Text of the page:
Migrant caravan arrives in Mexico City

First in migrant caravan reach Mexico City still hundreds of miles from U.S. border

Thousands of Central American migrants headed towards Mexico City on Monday after three weeks of walking, pleading for rides and depending on the solidarity of Mexicans of modest means. Her calf muscles were aching, but that was a small price to pay for the chance at a life better than the one back home.

Nielson went on to stress that DHS is taking the migrant threat "very seriously" - starting by setting out to identify the origins of caravans as they edge closer to the USA through Mexico.

The 5,000 number is not even half of the 12,000 Central American migrants now traveling in four caravans inside Mexico on Tuesday.

"We're not criminals. We're hard-working people", said 25-year-old Honduran Eber Josue.

But he later reneged on the promise, claiming Mexico City was unprepared to receive so many migrants due to water service cuts - something denied by city officials.

How long the caravan stays in Mexico City remains uncertain.

Walkiria Viamney, 19, said she and her husband have relatives in Tijuana and California who have promised to help them cross into the United States.

At a toll booth near Fortin, Veracruz, Rafael Leyva, an unemployed cobbler from Honduras, stood with a few hundred others for more than 45 minutes without finding a ride.

He said groups have warned migrants not to climb into unknown trucks.

In the town of Veracruz on Sunday, the Fox News crew traveling with the caravan observed two nuns stopping big rigs in order to fill the trailers with waiting migrants. Such impromptu hitchhiking is precarious, with dozens scrambling onto vehicles at a time.

"I've been here for three days already, and I'm already rested". But he couldn't lift his friend and the chair onto a truck bed crammed with 150 people.

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The aid workers explained that the asylum process in the USA could take years, with no guarantee of approval.

The presidents of Guatemala and Honduras are calling for an investigation to identify the organizers of a caravan of migrants who are nearing the Mexican capital on a journey they hope will take them to the United States. That caravan steadily dwindled to only about 200 people by the time it reached the border.

Other migrants who had moved out ahead of the main body rested at a church in Puebla, a city roughly midway between Cordoba and Mexico City.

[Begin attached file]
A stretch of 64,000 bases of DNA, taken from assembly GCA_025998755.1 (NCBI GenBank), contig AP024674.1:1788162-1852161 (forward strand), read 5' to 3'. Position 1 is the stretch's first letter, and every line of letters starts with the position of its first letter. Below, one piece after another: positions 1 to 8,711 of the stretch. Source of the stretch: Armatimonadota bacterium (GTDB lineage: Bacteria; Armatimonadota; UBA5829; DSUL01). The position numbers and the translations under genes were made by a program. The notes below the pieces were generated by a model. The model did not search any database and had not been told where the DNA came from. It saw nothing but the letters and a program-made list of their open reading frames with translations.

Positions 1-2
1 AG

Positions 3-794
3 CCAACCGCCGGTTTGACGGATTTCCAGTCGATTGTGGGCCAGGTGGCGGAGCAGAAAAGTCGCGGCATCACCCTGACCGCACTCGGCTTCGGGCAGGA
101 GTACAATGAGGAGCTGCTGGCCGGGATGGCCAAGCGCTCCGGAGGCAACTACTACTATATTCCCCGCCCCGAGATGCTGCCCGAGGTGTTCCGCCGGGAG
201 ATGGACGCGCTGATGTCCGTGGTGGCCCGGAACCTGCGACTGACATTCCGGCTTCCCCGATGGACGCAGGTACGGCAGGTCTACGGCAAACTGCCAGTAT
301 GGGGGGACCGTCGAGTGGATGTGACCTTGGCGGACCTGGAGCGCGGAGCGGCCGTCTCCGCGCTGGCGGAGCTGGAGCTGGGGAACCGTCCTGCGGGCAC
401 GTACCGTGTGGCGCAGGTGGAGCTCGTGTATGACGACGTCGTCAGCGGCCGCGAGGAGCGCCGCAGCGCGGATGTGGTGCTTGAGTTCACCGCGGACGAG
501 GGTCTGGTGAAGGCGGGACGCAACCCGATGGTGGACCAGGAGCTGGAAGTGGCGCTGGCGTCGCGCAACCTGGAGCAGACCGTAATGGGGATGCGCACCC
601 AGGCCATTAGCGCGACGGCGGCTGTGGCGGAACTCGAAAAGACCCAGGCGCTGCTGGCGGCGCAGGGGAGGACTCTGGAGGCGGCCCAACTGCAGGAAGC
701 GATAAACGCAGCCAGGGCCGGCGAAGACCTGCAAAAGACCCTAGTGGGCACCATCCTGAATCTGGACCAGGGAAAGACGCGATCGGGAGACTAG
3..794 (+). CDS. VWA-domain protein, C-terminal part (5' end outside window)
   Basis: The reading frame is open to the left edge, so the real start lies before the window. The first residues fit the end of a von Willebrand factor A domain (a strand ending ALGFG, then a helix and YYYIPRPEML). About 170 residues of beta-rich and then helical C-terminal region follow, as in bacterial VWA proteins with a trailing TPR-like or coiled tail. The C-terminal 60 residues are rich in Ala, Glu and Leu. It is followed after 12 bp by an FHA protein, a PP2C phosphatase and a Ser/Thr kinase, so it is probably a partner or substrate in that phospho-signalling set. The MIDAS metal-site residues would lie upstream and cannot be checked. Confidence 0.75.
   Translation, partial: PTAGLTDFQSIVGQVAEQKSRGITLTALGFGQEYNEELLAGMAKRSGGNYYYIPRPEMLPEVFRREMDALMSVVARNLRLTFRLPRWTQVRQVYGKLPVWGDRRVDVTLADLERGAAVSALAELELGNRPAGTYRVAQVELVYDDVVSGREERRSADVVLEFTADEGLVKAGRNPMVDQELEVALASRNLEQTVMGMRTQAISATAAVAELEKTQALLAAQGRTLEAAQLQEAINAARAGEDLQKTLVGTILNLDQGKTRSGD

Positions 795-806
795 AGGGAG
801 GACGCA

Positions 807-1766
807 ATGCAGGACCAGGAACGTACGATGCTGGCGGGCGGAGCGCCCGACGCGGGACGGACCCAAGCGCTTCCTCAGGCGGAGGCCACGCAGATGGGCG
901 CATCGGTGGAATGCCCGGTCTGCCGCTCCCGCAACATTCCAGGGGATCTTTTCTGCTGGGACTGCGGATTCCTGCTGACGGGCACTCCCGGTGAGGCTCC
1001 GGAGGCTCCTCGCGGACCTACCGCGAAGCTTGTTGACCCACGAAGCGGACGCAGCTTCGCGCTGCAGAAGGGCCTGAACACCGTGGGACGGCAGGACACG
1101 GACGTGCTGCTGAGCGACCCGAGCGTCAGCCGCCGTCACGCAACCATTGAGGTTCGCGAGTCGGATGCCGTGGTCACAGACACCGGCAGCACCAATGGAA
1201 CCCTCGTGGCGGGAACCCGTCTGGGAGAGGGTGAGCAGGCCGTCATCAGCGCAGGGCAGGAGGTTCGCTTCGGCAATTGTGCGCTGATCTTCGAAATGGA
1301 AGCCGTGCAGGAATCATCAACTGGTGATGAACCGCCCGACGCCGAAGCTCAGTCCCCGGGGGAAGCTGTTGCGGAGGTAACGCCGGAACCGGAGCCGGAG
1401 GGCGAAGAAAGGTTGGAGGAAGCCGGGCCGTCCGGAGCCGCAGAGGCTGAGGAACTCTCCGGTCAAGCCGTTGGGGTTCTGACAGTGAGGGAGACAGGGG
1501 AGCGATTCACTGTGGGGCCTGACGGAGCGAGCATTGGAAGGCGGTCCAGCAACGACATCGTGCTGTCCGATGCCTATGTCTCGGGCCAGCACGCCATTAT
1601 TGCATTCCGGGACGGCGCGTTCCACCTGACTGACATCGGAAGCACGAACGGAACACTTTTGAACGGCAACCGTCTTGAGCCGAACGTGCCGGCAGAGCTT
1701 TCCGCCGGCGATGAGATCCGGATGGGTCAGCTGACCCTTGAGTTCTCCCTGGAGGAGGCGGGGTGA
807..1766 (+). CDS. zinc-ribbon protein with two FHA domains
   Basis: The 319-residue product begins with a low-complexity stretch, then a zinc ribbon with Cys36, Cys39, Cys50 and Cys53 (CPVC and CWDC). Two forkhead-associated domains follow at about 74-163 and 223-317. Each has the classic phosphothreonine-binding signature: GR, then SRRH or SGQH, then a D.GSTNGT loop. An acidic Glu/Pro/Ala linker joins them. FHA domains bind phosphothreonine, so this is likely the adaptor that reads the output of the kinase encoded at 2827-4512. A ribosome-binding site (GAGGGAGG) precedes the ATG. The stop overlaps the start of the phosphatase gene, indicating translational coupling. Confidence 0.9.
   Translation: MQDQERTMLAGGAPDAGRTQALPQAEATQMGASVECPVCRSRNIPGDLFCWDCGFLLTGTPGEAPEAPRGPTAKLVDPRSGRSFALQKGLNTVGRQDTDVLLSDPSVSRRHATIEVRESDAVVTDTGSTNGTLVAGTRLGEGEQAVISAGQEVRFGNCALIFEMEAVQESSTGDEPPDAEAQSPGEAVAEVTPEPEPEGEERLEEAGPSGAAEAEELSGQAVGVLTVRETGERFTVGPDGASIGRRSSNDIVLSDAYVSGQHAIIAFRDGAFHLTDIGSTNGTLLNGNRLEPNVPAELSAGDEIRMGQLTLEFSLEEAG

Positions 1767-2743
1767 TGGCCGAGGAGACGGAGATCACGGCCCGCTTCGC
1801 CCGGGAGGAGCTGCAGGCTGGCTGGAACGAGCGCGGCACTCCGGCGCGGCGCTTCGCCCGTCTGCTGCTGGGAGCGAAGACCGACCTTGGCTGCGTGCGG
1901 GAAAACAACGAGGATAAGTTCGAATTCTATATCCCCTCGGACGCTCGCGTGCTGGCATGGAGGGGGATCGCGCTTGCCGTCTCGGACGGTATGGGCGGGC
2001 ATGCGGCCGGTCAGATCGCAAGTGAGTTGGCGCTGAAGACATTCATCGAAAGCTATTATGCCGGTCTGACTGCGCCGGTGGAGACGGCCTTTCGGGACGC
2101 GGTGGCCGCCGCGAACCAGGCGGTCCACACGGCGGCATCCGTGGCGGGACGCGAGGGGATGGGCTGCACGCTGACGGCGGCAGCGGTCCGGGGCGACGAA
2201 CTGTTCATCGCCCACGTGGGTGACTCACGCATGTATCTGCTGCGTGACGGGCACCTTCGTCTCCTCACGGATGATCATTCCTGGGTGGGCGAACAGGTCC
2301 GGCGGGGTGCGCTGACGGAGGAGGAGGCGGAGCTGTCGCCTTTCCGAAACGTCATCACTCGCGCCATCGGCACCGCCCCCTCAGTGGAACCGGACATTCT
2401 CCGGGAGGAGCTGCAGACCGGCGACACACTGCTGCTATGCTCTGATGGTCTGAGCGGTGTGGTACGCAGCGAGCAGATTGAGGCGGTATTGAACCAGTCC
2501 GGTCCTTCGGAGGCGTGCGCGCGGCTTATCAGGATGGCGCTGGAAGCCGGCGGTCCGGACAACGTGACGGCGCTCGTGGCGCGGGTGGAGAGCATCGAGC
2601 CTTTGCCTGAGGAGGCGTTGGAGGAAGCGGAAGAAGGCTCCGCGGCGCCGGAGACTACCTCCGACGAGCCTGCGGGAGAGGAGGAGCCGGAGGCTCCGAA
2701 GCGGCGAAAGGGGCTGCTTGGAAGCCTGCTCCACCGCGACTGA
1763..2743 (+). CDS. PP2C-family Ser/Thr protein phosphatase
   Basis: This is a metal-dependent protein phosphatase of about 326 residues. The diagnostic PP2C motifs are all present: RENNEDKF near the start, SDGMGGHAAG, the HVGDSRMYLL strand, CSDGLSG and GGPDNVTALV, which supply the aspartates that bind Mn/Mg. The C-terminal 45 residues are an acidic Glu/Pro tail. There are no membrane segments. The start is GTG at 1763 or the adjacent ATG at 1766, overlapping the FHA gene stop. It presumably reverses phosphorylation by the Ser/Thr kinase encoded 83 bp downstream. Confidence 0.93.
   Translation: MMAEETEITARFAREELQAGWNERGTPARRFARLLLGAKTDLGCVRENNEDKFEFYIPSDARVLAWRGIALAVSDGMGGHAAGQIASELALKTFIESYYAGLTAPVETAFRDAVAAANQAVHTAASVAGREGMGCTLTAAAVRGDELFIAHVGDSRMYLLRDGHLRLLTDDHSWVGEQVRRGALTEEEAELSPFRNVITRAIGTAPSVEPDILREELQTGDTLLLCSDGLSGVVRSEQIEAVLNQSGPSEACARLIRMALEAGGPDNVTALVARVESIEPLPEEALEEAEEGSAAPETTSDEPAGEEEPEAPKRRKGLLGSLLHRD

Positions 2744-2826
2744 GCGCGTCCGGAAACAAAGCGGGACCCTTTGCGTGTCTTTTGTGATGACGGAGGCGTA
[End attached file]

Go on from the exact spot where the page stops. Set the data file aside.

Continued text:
Mexico faces the unprecedented situation of having at least three migrant caravans stretched over 300 miles (500 kilometers) of highway in the states of Chiapas, Oaxaca and Veracruz.

"The most recent caravan crossed illegally into Mexico through the Suchiate River, turning down an offer from Mexican authorities to be given shelter if they entered legally and telling them they only want clear passage to the USA - not to stay in Mexico", TheBlaze's Aaron Colen informed.

Mexico's Interior Ministry estimated over the weekend that there are more than 5,000 migrants in total now moving through Mexico.

Immigration experts say it is highly unlikely they are traveling together with the goal of storming the USA border - they are more likely to file individual asylum claims or try to sneak across in small groups.

"Mexico's Interior Ministry estimated over the weekend that there are more than 5,000 migrants in total now moving through Mexico", but "2,793 migrants have applied for refugee status in Mexico in recent weeks and around 500 have asked for assistance to return to their home countries".

Rina Valenzuela wore one of the yellow bracelets as she sat attentively listening to aid workers from the nonprofit Institute for Women in Migration explain the difficulties of applying for and securing asylum in the U.S. Valenzuela, who is from El Salvador, decided she's better off applying for refuge in Mexico.

Honduran President Juan Orlando Hernandez said Monday that thousands of his countrymen have returned to Honduras.

Guatemalan President Jimmy Morales went further, calling for an investigation of people who "promote or participate" in the caravan, saying those people "should be judged based on worldwide laws".

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